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  • Rhian Gwilliam,

    Affiliation: Wellcome Trust Sanger Institute, Wellcome Trust Genome Campus, Hinxton, Cambridge, United Kingdom

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  • Panos Deloukas,

    Affiliation: Wellcome Trust Sanger Institute, Wellcome Trust Genome Campus, Hinxton, Cambridge, United Kingdom

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  • Irina Savelieva,

    Affiliation: Cardiological Sciences, Division of Cardiac and Vascular Sciences, St George's University of London, London, United Kingdom

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  • Dongling Zheng,

    Affiliation: Division of Clinical Developmental Sciences, St George's University of London, London, United Kingdom

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  • Chrysoula Dalageorgou,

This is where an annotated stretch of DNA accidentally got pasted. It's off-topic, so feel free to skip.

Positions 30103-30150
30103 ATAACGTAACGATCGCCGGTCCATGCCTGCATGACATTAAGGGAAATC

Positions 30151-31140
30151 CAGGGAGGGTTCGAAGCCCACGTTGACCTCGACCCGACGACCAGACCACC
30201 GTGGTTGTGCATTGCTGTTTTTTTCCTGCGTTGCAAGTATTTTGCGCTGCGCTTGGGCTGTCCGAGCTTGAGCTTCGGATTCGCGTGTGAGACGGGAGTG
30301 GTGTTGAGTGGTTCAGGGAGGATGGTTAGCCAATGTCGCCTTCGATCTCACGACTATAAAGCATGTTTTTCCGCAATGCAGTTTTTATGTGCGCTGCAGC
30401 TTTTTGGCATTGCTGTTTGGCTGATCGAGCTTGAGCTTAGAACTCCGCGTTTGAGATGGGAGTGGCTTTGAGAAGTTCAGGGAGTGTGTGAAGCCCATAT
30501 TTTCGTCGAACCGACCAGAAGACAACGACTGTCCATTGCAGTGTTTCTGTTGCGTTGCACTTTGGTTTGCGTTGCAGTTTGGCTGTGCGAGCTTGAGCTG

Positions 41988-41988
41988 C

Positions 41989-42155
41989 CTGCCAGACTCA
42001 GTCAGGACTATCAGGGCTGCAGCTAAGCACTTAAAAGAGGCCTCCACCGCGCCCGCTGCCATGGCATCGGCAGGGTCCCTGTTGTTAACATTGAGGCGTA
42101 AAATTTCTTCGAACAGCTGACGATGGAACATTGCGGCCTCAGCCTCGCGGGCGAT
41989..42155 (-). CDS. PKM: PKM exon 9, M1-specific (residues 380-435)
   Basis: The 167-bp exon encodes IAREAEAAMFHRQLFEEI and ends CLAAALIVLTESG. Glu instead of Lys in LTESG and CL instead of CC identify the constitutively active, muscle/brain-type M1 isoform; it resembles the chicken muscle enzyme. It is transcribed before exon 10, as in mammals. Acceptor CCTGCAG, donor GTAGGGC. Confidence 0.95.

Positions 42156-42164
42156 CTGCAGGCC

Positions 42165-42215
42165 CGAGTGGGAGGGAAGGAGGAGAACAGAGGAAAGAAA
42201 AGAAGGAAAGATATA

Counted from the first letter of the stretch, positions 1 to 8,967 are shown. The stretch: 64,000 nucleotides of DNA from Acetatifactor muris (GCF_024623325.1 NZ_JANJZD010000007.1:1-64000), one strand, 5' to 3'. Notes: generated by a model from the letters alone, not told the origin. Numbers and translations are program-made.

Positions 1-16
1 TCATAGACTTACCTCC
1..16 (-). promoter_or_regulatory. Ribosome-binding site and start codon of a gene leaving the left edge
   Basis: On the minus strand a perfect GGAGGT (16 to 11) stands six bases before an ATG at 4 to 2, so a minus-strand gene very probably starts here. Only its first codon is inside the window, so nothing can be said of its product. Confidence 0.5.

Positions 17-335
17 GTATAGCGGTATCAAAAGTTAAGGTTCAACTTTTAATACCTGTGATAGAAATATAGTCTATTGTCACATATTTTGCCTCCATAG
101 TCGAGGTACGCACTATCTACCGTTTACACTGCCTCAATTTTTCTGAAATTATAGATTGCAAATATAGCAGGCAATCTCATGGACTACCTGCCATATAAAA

Affiliation: Division of Clinical Developmental Sciences, St George's University of London, London, United Kingdom

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  • Martin Farrall,

    Affiliation: Department of Cardiovascular Medicine, University of Oxford, Wellcome Trust Centre for Human Genetics, Oxford, United Kingdom

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  • Nilesh J. Samani,

    Affiliation: Department of Cardiovascular Sciences, University of Leicester, Glenfield Hospital, Leicester, United Kingdom

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  • John Connell,

    Affiliation: BHF Glasgow Cardiovascular Research Centre, Division of Cardiovascular and Medical Sciences, University of Glasgow, Western Infirmary, Glasgow, United Kindom

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  • Morris Brown,